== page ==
The hegemony of liberalism was far from secure in Germany, Italy and Japan in the 1930s. The Junkers in Germany and Southern landowners in Italy exercised significant state control, and Japan was an imperial power. The state was strong, civil society weak. Traditional elites were swept away with the war. Germany, Japan and Italy joined the Western Left-Centre mainstream of liberal civil societies. Eastern Europe and large swathes of the developing world followed, but liberalism is far from secure here.
Fourth, while liberalism was the chief bulwark against fascism in civil society, the organized Left countered right-wing mobilization on the streets. Its support surged as the working class was economically distressed alongside the middle class. Both Nazis and Fascists touted socialist credentials, redirecting them towards aggressive nationalism. Their victory owed much to political blunders of the Social Democratic Party in Germany and the Confederazione Generale del Lavoro in Italy. Today, the organized Left is a much weaker force. Left-centrist parties have failed to address the concerns of their traditional working class base, a part of which has moved to right-wing parties that blame immigrants for job losses.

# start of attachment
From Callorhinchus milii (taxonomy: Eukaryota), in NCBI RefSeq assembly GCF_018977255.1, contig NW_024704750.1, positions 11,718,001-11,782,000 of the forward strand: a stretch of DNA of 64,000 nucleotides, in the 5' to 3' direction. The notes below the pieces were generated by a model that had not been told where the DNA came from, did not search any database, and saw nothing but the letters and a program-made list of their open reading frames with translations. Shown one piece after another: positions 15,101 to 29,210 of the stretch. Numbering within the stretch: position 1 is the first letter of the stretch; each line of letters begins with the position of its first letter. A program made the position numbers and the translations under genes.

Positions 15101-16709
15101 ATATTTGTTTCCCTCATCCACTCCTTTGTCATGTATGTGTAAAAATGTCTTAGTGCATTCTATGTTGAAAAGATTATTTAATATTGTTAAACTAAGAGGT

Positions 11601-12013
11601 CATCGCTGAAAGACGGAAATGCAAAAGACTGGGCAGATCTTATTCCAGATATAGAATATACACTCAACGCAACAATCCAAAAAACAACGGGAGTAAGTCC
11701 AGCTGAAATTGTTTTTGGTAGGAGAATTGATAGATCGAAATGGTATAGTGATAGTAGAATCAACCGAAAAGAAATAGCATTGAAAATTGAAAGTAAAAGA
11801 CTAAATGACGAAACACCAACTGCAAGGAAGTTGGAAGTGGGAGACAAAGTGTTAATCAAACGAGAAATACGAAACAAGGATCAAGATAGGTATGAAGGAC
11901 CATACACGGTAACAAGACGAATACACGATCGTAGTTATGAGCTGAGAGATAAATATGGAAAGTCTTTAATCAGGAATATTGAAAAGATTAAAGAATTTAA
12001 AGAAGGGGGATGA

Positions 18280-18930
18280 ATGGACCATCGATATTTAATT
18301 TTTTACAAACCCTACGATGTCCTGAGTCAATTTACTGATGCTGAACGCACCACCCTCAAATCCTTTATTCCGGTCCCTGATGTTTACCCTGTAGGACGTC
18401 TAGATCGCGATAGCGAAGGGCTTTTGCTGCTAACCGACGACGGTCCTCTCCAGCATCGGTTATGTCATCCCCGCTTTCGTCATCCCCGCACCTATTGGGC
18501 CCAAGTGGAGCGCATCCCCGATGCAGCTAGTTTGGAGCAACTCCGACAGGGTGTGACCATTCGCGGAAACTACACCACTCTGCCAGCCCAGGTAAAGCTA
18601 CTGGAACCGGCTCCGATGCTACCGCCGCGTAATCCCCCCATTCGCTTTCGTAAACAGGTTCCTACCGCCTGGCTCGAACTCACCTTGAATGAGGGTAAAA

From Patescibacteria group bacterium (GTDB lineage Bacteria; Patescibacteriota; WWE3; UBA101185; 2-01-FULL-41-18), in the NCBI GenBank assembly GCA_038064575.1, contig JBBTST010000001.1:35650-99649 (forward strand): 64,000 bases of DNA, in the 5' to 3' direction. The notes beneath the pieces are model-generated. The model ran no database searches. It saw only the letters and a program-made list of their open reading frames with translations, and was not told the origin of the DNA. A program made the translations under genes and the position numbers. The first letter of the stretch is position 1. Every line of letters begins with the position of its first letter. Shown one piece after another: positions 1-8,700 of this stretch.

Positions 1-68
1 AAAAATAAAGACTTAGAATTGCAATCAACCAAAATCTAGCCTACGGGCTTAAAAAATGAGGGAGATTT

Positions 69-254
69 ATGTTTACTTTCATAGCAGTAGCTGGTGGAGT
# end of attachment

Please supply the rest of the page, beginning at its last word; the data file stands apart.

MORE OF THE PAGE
Fifth, totalitarian states of the 1930s preyed on their own citizens. While liberal regimes protected citizens through the ballot box, they nevertheless cohabited with the Empire and continue to prop up repressive regimes overseas. The brunt of current right-wing extremism is likely to be felt by the large number of immigrants with no voting rights, from the developing, and particularly Muslim, world, fleeing right-wing regimes in their own countries. The escalating violence by vigilantes against innocent people is likely to be perpetrated by nationalist right-wing militias, rather than the state. Classic fascist regimes are more likely in developing countries where both liberalism and civil society are weak.
History is unlikely to be repeated in the same manner, but with capitalism in crisis, and both Centre and organized Left in retreat, human tragedy of indeterminate magnitude is likely. Whether the post-war liberal order will survive the right-wing onslaught is moot.
Alok Sheel is a retired civil servant.